Introduced Plants, Worms, and Deer

On February 25, 2013, Bernd Blossey, Associate Professor in the Department of Natural Resources at Cornell University, gave a talk at the Cornell Laboratory of Ornithology entitled, “How Introduced Plants, Worms, and Deer are Reshaping our Neighborhoods.”

Cornell ecologist Bernd Blossey sets a trail cam to record deer behavior in the recent PBS Nature episode "The Private Life of Deer." (Click on photo to see the program.)

Blossey is considered a world authority on the biological control of invasive species. His presentation radically changed many people’s ideas about things happening in our woods.

Some examples:

  • Though earthworms, which are not native, may benefit gardens and plowed agricultural soil, they are devastating to the leaf litter and humus of the forest floor, compacting the soil and causing serious soil erosion, leading to the loss of many native plants, amphibians, and invertebrates.
  • Garlic mustard, one of the best-known invasive plants in our eastern forests, and which many people spend hours weeding from parks, preserves, and the woods around their homes, will not infest an area not already invaded by earthworms. (Blossey offers a $5000 reward for anyone who can find an exception to this!) Furthermore, Blossey says the research indicates that pulling up garlic mustard is a waste of time, as it eventually poisons the soil against itself; that pulling the plant actually delays this process and prolongs the presence of the plant; and that the presence of garlic mustard appears not to limit the success of native wildflowers such as trillium.
  • Deer overpopulation, however, does have an enormous impact on the health, biodiversity, and the very future of our forests. Blossey said that research on Cornell lands indicates that sterilization of females to reduce deer numbers is a huge waste of money (at $700 to $1000 per animal), as it is completely ineffective in reducing the overabundance of deer in “open populations.”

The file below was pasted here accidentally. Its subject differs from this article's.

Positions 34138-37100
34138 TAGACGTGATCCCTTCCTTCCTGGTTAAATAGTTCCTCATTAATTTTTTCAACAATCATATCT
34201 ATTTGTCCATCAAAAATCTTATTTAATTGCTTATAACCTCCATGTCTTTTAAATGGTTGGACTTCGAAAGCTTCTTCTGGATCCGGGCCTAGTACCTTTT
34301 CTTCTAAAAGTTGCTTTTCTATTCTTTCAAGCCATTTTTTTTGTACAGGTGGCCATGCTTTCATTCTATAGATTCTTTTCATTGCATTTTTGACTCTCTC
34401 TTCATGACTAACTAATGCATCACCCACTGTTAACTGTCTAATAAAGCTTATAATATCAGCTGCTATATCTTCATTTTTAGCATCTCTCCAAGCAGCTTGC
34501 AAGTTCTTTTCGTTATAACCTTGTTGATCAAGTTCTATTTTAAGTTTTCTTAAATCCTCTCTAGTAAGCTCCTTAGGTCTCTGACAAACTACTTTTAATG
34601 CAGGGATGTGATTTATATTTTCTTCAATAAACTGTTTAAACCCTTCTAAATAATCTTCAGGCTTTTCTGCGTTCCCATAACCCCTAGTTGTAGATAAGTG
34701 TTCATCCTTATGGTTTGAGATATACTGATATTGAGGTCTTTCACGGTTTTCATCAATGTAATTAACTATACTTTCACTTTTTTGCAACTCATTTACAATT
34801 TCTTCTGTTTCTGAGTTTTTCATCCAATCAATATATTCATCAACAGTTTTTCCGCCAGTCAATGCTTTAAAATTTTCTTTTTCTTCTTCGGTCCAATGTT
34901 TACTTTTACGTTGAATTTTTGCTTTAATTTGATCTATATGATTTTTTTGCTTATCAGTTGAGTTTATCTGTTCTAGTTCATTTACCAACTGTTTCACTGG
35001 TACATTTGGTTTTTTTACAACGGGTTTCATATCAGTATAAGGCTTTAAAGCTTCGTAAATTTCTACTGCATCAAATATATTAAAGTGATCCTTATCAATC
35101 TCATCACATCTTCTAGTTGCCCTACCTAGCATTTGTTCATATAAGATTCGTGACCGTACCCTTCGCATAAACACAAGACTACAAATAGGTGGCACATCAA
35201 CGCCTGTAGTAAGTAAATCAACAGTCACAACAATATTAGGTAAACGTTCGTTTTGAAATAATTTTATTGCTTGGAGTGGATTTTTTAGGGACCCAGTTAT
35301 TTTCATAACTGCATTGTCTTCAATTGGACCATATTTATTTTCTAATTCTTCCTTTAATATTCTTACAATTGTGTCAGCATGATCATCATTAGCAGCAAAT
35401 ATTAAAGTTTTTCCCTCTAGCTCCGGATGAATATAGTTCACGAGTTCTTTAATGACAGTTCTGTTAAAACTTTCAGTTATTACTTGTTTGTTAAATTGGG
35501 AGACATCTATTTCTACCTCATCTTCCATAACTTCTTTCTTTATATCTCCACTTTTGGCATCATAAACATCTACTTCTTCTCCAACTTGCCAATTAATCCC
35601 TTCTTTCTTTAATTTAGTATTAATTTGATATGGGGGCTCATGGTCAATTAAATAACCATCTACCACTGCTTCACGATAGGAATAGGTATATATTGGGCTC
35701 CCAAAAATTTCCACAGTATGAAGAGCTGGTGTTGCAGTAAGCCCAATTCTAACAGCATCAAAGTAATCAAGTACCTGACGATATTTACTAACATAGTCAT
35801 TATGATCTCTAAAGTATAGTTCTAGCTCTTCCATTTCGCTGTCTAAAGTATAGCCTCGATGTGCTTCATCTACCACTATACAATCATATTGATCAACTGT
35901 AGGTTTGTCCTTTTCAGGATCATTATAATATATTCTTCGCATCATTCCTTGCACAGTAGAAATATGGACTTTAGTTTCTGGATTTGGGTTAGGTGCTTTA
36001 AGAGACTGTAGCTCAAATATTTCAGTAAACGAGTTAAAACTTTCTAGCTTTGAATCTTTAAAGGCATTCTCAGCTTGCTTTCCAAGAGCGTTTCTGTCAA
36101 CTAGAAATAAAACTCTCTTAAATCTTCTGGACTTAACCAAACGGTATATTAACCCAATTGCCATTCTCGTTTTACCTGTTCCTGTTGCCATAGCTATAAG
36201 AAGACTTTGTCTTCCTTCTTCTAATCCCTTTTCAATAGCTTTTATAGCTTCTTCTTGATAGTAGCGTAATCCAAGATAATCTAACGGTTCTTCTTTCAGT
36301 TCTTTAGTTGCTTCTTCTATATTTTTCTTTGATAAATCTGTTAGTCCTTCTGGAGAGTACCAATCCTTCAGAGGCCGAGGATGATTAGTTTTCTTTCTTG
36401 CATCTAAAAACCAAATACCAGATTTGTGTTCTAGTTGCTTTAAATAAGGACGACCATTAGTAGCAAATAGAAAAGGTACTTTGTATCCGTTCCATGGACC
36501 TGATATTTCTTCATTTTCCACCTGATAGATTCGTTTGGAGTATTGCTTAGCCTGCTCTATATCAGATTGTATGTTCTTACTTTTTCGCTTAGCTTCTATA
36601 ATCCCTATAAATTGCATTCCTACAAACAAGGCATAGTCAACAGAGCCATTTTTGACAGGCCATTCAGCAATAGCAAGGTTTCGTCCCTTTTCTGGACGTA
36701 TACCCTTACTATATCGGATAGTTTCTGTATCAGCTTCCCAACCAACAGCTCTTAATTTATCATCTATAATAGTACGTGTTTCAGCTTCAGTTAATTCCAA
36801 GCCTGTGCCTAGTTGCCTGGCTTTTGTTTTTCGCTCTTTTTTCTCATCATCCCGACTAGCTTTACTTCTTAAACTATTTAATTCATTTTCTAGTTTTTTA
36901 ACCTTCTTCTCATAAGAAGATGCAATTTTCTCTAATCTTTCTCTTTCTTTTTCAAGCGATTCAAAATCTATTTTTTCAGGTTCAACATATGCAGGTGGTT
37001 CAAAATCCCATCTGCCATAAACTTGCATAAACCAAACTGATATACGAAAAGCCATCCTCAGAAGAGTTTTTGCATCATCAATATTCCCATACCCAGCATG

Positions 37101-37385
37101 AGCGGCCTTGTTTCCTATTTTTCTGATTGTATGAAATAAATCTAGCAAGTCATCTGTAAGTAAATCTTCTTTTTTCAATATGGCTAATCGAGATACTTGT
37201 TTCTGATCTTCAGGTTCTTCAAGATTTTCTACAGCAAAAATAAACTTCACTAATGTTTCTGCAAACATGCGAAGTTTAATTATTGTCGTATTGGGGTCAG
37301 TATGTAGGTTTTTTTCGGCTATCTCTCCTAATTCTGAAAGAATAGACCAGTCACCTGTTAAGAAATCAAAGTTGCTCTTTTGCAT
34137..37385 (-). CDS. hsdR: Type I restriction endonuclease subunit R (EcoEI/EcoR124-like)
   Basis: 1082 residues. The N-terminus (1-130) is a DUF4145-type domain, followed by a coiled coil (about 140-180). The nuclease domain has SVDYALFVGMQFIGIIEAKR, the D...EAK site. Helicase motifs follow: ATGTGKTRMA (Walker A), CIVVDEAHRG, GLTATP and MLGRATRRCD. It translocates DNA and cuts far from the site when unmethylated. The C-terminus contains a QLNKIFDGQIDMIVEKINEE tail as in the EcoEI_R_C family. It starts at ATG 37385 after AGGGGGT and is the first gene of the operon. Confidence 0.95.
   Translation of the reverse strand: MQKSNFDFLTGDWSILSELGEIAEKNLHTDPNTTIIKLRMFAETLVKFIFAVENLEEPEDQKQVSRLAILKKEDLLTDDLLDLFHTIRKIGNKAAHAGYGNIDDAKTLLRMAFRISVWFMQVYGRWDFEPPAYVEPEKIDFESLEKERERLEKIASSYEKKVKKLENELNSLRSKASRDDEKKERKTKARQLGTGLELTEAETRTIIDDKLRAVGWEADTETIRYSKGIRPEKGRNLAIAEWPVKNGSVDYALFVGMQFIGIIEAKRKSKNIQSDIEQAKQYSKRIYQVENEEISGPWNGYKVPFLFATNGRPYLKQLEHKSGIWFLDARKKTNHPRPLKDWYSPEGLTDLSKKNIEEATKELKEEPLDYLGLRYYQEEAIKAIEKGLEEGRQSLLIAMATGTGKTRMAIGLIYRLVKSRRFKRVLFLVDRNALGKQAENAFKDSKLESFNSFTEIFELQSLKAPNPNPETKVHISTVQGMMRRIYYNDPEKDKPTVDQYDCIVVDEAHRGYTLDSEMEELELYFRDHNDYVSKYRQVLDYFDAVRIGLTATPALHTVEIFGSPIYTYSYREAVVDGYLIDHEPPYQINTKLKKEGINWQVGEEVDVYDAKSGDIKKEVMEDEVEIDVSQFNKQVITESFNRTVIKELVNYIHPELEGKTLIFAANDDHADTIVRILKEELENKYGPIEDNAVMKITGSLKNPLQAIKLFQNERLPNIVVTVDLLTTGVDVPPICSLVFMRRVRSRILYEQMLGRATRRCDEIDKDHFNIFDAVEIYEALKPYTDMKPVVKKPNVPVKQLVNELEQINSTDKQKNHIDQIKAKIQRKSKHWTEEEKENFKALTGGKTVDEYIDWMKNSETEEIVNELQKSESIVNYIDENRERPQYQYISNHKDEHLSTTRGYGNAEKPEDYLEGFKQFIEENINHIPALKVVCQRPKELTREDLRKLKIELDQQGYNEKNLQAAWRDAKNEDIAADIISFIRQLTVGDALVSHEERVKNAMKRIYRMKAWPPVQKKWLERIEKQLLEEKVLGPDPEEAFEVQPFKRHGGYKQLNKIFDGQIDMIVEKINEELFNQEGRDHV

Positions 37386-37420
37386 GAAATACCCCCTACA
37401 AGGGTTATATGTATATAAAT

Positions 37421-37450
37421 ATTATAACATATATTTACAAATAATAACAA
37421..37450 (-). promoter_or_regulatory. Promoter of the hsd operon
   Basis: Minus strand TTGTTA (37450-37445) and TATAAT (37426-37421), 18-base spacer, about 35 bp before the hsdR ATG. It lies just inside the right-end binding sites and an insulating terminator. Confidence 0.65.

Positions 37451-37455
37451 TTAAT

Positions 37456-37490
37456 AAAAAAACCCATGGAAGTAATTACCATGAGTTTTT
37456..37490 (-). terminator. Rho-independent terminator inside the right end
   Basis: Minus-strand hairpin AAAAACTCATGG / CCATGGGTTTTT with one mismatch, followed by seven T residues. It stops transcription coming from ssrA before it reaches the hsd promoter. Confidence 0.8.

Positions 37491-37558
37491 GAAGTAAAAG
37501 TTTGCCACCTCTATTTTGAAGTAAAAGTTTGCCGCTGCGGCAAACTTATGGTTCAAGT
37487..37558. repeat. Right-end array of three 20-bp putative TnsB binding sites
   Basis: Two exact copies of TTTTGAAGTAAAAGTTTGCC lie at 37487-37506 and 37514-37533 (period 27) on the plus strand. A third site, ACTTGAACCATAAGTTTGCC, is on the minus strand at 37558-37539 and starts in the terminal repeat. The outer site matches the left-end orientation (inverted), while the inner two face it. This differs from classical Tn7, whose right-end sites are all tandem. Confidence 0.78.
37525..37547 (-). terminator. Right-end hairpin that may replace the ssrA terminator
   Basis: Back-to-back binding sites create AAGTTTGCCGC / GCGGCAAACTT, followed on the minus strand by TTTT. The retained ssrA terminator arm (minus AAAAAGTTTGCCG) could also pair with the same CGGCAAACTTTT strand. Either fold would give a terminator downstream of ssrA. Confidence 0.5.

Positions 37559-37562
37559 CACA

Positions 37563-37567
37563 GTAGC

Prof. Blossey spoke of much more, including comparing the effects on amphibian populations from invasive plants and native plants in aquatic ecosystems.

When I went to the lecture, I had not planned to record it, but I changed my mind while there. I recorded it with the video function of my shirt pocket camera, finishing off with my iPhone when I ran out of card storage. The video quality is poor, especially the iPhone section, but the audio is acceptable. You can see Dr. Blossey’s slides in more than half of the presentation.  Perhaps think of it as a podcast with some visuals.

I decided to post Prof. Blossey’s talk because I feel much information in it is so new to most of us and challenges a number of the assumptions that many of us have about managing invasive species, one of the biggest environmental issues of our time.

Watch/listen right here:

Forest Floor Invader

It is said that invasive species are second only to habitat destruction in their damaging impacts on wildlife, not to mention agriculture, economics, and human health. Countless billions are spent annually coping with invasives, whether they be insects like the emerald ash borer that is destroying all species of ash trees in our central and eastern U.S. forests, the aggressive tropical aquatic plant hydrilla found last year in Cayuga Inlet, or malaria that has spread around the world’s tropics.

Garlic mustard forms seed pods.

Garlic mustard forms long pods that will dry out and disperse hundreds of seeds in the weeks that come.

In the short video that follows, I introduce and discuss one of the scourges of our forest community, garlic mustard, one of best known introduced plant species that have emerged as major pests. At this moment in the Finger Lakes region, garlic mustard is forming its seed pods, so if you should remove it, be careful to dispose of in a way that prevents the seeds from escaping and spreading (e.g., one suggestion is to put plants in a black plastic garbage bag and leave it in the sun for a few days to thoroughly kill it, and then put it in the trash.). For more information, see the New York Invasive Species Clearinghouse.

And now the video (5 minutes):